Technology developed by robotics researchers at the Woods Hole Oceanographic Institution (WHOI) allowing an underwater vehicle to switch between remotely operated vehicle (ROV) and autonomous underwater vehicle (AUV) operations could aid the oil and gas industry by enabling a range of robotic interventions in new ways.
Cape Cod, Mass.-based WHOI is eager to partner with the oil and gas industry to insert this technology into oil and gas operations, WHOI Principal engineer Andy Bowen told Rigzone in an interview. The technology, originally developed for ocean research and military use, could be applied for maintenance and intervention work in subsea infrastructure on the ocean floor. Such hybrid vehicles could also be used for operations under ice in the Arctic, which has untapped oil and gas resources.
WHOI research into subsea robotics led to the development of a technology that marries acoustic and optical wireless communication systems, thus enabling a new class of undersea vehicles to fill the void between current AUV and ROV technology. These research resulted from breakthroughs in autonomy and opto-acoustic “wireless” underwater operations and micro-tether technology developed for use in WHOI’s hybrid ROV (HROV) Nereus and other vehicles.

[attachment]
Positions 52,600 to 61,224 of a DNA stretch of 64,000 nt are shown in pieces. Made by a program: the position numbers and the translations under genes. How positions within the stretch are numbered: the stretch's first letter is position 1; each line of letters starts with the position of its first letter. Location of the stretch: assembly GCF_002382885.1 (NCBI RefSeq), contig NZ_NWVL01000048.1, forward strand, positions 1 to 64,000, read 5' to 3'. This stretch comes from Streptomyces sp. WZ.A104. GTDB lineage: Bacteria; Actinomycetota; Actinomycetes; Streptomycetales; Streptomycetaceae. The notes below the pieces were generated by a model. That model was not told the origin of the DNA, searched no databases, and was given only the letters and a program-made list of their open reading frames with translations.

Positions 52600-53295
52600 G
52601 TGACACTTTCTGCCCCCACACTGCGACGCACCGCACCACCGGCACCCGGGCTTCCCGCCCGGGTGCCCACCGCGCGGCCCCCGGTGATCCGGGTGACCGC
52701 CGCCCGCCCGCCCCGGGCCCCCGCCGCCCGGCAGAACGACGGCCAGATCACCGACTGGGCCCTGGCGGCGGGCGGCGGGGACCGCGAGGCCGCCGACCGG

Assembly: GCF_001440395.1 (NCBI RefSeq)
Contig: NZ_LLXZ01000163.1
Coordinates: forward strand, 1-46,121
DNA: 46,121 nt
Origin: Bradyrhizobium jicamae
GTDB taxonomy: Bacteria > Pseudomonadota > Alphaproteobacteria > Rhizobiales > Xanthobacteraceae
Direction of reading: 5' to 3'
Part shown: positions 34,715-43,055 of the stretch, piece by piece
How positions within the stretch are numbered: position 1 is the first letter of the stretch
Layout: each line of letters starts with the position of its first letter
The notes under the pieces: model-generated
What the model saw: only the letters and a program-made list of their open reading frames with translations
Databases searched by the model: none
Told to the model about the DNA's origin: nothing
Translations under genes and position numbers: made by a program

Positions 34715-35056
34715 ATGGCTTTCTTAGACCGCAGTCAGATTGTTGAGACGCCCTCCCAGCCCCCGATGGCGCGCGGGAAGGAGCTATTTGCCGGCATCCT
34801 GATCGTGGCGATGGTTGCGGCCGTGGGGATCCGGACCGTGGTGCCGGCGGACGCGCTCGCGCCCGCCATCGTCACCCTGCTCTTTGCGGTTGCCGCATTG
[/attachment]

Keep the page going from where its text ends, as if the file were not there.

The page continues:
Nereus, the first cost-effective technology for regular and systematic access to the world’s oceans in water depths up to 36,089 feet, was initially designed by WHOI to survey and sample deep ocean trenches of up to 36,000 feet. In 2012, WHOI engineers conducted a field demonstration offshore Guam of the battery-powered Nereus’ capability to take samples and perform complex manipulative tasks with no tether while still under the real-time control of a human operator. These tests showed immediate advantages over existing ROV tethering and control systems.
Woods Hole researchers had developed the Nereus, which was lost in a spring 2014 expedition, to solve the challenges of exploring in the deepest parts of the ocean, or Hadal zone, below 20,000 feet, Bowen said.
Traditional tethering technology for ROVs – which transports power down to the undersea robot and then enables data and video to be transported to the surface – can be a significant burden as undersea robotics go deeper and deeper, Bowen said.
“Removing a dependence on traditional tethers, reduces the footprint of the vehicle system, meaning deepwater operations are possible from less costly platforms. Such vehicle are also adaptable for more advanced applications such as fulltime residence within a complex offshore structure; available for imitate deployment and intervention when needed”
WHOI decided to take a new view: that all the power for an ROV and AUV be carried on board, not transmitted down to the robot. Improvements in energy storage and battery technology makes underwater vehicles carrying their own power more feasible.
“If you remove the need for copper, you only need to the tether the cable to transmit signals back and forth,” Bowen explained.